Every year, police officers make more than 50,000 traffic stops with motorists. And they can often times be sources extreme stress. Not to mention, potentially dangerous for the officer. With that in mind, Reuben Brewer, a mechanical engineer at the nonprofit research organization SRI International in Menlo Park, California, has created a robot to help. His hope is that law enforcement officers will be able to use it and take some of the danger out of traffic stops.

“The GoBetween robot is attached to a rod that extends forward from an officer’s car to a motorist’s window, enabling the officer and the motorist to communicate with one another without leaving their vehicles. The bot can even issue a ticket.”1

He said, “I got tired of hearing news reports of motorists and cops getting shot or run over in traffic stops, usually in what seemed like preventable situations. I’d be absolutely thrilled for this robot to save even a single life … No one should die in a traffic stop.”1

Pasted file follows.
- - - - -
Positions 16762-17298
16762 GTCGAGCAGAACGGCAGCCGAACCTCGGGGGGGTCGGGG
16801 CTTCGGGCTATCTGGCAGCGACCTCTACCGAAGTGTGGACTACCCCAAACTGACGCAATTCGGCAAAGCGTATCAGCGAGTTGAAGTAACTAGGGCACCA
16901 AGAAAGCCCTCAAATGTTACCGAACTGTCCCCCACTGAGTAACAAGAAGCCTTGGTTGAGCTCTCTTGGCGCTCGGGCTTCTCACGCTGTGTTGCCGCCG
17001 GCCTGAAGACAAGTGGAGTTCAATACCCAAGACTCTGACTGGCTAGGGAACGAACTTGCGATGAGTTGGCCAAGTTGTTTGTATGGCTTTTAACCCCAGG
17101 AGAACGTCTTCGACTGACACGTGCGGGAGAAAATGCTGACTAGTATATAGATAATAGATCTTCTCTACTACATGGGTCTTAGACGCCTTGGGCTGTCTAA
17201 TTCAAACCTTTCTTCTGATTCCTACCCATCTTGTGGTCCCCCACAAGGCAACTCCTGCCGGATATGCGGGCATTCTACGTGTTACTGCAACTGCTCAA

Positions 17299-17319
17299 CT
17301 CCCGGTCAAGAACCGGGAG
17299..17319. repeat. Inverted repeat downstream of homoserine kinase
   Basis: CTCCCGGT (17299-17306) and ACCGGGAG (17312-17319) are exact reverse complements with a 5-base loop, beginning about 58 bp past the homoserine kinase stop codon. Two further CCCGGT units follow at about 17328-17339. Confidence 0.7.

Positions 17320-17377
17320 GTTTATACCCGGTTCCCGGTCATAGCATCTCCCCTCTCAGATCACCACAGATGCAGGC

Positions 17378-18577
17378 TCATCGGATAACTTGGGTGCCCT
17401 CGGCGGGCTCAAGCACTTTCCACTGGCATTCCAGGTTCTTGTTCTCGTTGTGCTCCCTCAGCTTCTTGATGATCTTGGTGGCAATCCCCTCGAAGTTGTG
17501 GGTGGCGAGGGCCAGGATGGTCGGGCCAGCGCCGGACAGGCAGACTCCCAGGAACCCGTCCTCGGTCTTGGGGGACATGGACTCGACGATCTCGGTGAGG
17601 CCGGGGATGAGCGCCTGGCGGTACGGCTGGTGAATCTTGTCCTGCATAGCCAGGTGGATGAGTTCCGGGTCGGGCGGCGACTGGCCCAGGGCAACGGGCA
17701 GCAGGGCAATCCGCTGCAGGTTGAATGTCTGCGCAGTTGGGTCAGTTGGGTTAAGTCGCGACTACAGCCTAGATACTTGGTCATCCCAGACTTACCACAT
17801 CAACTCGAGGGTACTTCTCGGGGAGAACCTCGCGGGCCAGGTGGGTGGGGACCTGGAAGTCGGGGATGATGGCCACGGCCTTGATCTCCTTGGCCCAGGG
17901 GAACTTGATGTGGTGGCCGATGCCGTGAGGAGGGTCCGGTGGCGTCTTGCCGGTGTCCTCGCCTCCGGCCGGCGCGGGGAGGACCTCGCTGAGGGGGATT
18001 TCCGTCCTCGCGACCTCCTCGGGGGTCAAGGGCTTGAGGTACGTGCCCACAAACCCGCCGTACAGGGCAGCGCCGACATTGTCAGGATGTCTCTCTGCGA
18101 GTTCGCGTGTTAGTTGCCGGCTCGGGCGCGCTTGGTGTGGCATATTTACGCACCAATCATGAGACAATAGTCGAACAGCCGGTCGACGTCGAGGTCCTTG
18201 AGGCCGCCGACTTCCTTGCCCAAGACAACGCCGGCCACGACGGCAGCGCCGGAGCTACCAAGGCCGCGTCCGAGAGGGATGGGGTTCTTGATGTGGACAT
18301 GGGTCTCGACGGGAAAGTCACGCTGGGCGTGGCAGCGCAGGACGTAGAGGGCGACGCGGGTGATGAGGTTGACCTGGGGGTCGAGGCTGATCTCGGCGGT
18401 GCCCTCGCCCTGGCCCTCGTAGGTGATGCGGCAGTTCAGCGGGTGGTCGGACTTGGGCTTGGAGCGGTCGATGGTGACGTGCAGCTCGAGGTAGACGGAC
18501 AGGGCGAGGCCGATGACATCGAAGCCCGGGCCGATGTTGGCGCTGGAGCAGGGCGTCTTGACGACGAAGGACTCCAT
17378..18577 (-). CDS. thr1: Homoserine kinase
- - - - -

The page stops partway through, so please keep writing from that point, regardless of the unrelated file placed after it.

Check out the video below from SRI International to see how it works:

Sadly, that is too often the case.

“Nationwide statistics on traffic stop outcomes are hard to find, but experts say they lead to many injuries and deaths each year — particularly among black motorists, who are more likely than their white counterparts to experience violence from police. Police officers, meanwhile, run the risk of being assaulted by motorists or struck by passing cars.”1

The “GoBetween” has every tool an officer needs to conduct a traffic stop: a tablet screen, webcam, signature pad, and a small printer to issue the citations.

Amy Shoemaker, a data scientist involved with the Stanford Open Policing Project, believes there is a role this bot can play, if only “to help prevent tragedies like Philando Castile’s death.”1 However, she also said, “given the complexities of race and policing it doesn’t seem like a panacea.”1 Ultimately, more officer training needs to be done to eliminate prejudice and bias in not just surveillance but the stops themselves.

And Brewer agrees. He’s currently working on a second prototype that can access a car’s passenger side window. Moving forward Brewer is hoping to secure funding to further develop the robot and do field tests with police.


  1.  NBC News